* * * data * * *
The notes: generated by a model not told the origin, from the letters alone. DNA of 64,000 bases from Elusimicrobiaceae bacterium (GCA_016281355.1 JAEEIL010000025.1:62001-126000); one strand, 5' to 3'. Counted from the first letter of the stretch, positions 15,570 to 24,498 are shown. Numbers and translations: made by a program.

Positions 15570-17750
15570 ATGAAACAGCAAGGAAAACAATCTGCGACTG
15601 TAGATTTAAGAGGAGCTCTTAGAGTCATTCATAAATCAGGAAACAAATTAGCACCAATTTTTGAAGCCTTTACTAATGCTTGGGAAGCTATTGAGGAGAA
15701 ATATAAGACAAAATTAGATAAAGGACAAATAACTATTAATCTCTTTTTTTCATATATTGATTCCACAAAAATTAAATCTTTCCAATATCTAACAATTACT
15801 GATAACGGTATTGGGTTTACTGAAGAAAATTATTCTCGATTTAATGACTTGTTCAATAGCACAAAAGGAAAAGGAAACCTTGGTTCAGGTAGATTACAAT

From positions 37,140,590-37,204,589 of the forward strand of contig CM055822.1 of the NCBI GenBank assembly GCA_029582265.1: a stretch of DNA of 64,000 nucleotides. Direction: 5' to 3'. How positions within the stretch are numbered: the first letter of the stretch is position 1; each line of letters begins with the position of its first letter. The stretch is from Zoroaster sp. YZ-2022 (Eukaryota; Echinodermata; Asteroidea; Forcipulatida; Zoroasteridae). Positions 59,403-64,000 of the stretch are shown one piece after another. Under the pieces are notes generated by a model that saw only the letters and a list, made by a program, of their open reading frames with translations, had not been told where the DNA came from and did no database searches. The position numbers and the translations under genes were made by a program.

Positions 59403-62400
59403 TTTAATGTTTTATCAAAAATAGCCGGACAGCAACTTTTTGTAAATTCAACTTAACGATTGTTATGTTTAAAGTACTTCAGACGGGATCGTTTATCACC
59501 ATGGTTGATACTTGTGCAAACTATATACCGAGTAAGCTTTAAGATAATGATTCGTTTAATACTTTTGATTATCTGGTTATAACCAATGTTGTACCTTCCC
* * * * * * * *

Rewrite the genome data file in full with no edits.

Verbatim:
The notes: generated by a model not told the origin, from the letters alone. DNA of 64,000 bases from Elusimicrobiaceae bacterium (GCA_016281355.1 JAEEIL010000025.1:62001-126000); one strand, 5' to 3'. Counted from the first letter of the stretch, positions 15,570 to 24,498 are shown. Numbers and translations: made by a program.

Positions 15570-17750
15570 ATGAAACAGCAAGGAAAACAATCTGCGACTG
15601 TAGATTTAAGAGGAGCTCTTAGAGTCATTCATAAATCAGGAAACAAATTAGCACCAATTTTTGAAGCCTTTACTAATGCTTGGGAAGCTATTGAGGAGAA
15701 ATATAAGACAAAATTAGATAAAGGACAAATAACTATTAATCTCTTTTTTTCATATATTGATTCCACAAAAATTAAATCTTTCCAATATCTAACAATTACT
15801 GATAACGGTATTGGGTTTACTGAAGAAAATTATTCTCGATTTAATGACTTGTTCAATAGCACAAAAGGAAAAGGAAACCTTGGTTCAGGTAGATTACAAT

From positions 37,140,590-37,204,589 of the forward strand of contig CM055822.1 of the NCBI GenBank assembly GCA_029582265.1: a stretch of DNA of 64,000 nucleotides. Direction: 5' to 3'. How positions within the stretch are numbered: the first letter of the stretch is position 1; each line of letters begins with the position of its first letter. The stretch is from Zoroaster sp. YZ-2022 (Eukaryota; Echinodermata; Asteroidea; Forcipulatida; Zoroasteridae). Positions 59,403-64,000 of the stretch are shown one piece after another. Under the pieces are notes generated by a model that saw only the letters and a list, made by a program, of their open reading frames with translations, had not been told where the DNA came from and did no database searches. The position numbers and the translations under genes were made by a program.

Positions 59403-62400
59403 TTTAATGTTTTATCAAAAATAGCCGGACAGCAACTTTTTGTAAATTCAACTTAACGATTGTTATGTTTAAAGTACTTCAGACGGGATCGTTTATCACC
59501 ATGGTTGATACTTGTGCAAACTATATACCGAGTAAGCTTTAAGATAATGATTCGTTTAATACTTTTGATTATCTGGTTATAACCAATGTTGTACCTTCCC